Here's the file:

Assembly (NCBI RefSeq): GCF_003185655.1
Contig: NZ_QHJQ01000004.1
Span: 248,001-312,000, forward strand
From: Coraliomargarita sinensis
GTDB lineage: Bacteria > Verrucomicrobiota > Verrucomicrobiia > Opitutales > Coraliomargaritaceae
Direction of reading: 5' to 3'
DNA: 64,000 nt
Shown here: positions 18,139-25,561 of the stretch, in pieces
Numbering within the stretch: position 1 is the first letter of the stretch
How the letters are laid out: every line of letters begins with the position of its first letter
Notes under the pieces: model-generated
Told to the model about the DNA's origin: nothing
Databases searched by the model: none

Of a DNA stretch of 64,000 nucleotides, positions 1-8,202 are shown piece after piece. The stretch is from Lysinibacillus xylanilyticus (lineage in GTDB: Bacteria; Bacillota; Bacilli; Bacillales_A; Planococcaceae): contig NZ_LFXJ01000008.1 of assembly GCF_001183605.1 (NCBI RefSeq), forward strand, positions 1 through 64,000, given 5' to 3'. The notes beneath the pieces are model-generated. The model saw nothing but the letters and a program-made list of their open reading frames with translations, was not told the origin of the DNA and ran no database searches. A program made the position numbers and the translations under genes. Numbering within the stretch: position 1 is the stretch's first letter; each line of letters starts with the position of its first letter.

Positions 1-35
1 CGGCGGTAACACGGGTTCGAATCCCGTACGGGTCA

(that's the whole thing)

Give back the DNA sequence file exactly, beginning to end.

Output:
Assembly (NCBI RefSeq): GCF_003185655.1
Contig: NZ_QHJQ01000004.1
Span: 248,001-312,000, forward strand
From: Coraliomargarita sinensis
GTDB lineage: Bacteria > Verrucomicrobiota > Verrucomicrobiia > Opitutales > Coraliomargaritaceae
Direction of reading: 5' to 3'
DNA: 64,000 nt
Shown here: positions 18,139-25,561 of the stretch, in pieces
Numbering within the stretch: position 1 is the first letter of the stretch
How the letters are laid out: every line of letters begins with the position of its first letter
Notes under the pieces: model-generated
Told to the model about the DNA's origin: nothing
Databases searched by the model: none

Of a DNA stretch of 64,000 nucleotides, positions 1-8,202 are shown piece after piece. The stretch is from Lysinibacillus xylanilyticus (lineage in GTDB: Bacteria; Bacillota; Bacilli; Bacillales_A; Planococcaceae): contig NZ_LFXJ01000008.1 of assembly GCF_001183605.1 (NCBI RefSeq), forward strand, positions 1 through 64,000, given 5' to 3'. The notes beneath the pieces are model-generated. The model saw nothing but the letters and a program-made list of their open reading frames with translations, was not told the origin of the DNA and ran no database searches. A program made the position numbers and the translations under genes. Numbering within the stretch: position 1 is the stretch's first letter; each line of letters starts with the position of its first letter.

Positions 1-35
1 CGGCGGTAACACGGGTTCGAATCCCGTACGGGTCA